Once in a blue moon and backward Venus

The moon might as well have been blue when photographed at dusk over the steeple of Citadel Square Baptist Church in downtown Charleston.

Don’t look now but Venus is going backward, and the moon is about to turn blue. What does it all mean? You could lose your heart. Or your wallet.

Well, that’s a couple of interpretations anyway, out of a whole rigmarole surrounding the astrology of the planet of love and an astronomical curiosity that coincide this week.

On Saturday, Venus went into retrograde, meaning that seen from Earth it now appears to be moving backward across the sky because of differences in orbits. Meanwhile, the second full moon of the month occurs Friday, a not-so-rare event despite the once-in-a-blue-moon cliche. It happens at least once every few years.

For astrologers, Venus in retrograde is a big deal, particularly this time of this year. Look within for hidden beauty, Pandora Astrology advises.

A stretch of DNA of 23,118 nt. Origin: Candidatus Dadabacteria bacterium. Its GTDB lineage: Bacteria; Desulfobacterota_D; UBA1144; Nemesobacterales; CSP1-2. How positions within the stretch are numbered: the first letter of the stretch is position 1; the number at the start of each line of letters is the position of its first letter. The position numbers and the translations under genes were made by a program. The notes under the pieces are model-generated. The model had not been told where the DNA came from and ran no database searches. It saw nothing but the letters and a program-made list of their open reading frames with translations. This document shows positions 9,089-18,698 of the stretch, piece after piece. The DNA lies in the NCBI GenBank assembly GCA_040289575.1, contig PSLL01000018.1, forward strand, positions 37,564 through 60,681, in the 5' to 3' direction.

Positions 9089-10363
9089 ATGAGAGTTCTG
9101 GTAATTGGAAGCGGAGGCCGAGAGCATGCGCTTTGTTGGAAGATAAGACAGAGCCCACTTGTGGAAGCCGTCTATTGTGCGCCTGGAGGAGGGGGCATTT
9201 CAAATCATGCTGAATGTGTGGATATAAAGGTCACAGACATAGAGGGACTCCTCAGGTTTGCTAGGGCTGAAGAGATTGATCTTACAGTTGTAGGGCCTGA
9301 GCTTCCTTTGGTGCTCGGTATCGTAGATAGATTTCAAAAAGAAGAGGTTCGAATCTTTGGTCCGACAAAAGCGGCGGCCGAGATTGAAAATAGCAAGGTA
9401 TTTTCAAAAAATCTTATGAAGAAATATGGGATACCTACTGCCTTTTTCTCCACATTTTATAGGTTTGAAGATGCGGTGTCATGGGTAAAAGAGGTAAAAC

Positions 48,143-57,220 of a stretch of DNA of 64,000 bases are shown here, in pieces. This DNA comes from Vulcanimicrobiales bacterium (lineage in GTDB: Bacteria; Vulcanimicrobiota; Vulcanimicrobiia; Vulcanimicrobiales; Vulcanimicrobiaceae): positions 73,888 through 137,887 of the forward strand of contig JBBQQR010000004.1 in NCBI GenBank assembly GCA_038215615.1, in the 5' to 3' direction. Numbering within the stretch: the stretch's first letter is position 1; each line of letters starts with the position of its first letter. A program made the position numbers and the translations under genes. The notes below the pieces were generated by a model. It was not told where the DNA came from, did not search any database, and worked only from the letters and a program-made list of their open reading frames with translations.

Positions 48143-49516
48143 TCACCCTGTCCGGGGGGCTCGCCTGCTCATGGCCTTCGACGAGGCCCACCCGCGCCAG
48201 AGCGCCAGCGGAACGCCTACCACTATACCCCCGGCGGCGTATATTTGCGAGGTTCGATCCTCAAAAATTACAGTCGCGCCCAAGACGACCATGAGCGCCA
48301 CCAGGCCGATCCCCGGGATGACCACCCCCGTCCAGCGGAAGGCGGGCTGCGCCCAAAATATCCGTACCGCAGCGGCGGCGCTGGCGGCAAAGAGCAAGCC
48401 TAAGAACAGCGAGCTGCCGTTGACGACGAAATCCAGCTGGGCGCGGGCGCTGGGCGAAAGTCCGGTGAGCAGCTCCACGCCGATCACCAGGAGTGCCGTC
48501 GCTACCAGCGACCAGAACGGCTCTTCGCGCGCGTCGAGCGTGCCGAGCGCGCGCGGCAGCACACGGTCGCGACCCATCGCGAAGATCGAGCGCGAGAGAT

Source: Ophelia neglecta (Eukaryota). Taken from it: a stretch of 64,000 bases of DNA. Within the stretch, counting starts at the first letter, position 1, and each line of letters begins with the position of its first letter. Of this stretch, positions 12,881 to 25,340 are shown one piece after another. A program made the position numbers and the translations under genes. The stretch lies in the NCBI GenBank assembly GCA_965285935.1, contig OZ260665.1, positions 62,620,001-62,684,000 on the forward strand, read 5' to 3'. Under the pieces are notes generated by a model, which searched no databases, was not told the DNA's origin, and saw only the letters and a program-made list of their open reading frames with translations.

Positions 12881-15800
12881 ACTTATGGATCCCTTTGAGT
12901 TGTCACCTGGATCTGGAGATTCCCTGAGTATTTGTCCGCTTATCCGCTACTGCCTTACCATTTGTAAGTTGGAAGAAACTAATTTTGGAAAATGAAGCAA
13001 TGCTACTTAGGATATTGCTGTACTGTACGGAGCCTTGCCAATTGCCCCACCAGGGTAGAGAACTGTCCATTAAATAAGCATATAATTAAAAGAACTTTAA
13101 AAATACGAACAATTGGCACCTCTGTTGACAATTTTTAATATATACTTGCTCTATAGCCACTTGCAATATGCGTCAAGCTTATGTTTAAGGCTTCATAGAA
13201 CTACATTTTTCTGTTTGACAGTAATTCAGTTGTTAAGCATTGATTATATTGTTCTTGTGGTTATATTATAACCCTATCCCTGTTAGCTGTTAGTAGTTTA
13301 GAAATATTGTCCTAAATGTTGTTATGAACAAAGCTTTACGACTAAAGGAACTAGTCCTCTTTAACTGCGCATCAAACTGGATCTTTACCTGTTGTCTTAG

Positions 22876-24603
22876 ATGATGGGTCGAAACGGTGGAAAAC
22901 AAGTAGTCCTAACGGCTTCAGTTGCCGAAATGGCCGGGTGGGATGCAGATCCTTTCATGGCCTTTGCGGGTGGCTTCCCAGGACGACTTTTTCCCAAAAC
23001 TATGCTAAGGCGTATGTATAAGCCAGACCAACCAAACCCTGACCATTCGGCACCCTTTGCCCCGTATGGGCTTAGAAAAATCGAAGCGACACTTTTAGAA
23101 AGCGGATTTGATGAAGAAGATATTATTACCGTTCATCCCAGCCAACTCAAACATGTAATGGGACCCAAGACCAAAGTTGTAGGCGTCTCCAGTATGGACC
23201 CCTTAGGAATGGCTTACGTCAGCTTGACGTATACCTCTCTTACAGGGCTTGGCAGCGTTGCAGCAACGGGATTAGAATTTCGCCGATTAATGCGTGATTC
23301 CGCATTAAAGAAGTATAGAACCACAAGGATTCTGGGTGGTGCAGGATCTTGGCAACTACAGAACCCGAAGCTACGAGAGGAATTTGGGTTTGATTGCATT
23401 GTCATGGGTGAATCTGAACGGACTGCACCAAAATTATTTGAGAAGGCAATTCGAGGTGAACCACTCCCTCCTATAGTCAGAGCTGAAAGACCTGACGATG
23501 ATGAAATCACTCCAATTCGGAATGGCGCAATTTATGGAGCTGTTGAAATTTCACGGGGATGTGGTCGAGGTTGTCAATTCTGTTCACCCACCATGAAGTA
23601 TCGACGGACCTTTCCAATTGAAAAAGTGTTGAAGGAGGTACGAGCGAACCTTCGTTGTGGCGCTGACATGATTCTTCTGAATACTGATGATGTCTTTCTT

“You are going through a value shift, and that includes where and how you spend your money, as well as which relationships belong in your life,” advises Mark Dodich’s Astromark. As for the blue moon, “Remember that love and money Venus turned retrograde ... and it is good to pull back and review the people and activities that support you.”

The blue moon isn’t likely to actually turn blue. But it could. People have observed and photographed the phenomenon during sand and dust storms, when smoke from forest fires pervaded the sky and at least once in very wet air, according to EarthSky. The Lowcountry lately has had plenty of that to go around.

But in fact, there’s no real agreement among observers about what even constitutes a blue moon.

Some hold to the idea that only the third moon of four full moons in a season can be called a blue moon. That was the idea pushed by the Maine Farmers Almanac in 1937, according to EarthSky.

But in 1946, James Hugh Pruett mischaracterized the phrase as two full moons in a month, in a Sky and Telescope magazine article called “Once in a Blue Moon.” That became the popular notion.

Then, of course, Elvis Presley sang “Blue Moon,” and turned it all into gold.

Reach Bo Petersen at 937-5744, @bopete on twitter or Bo Petersen Reporting on Facebook.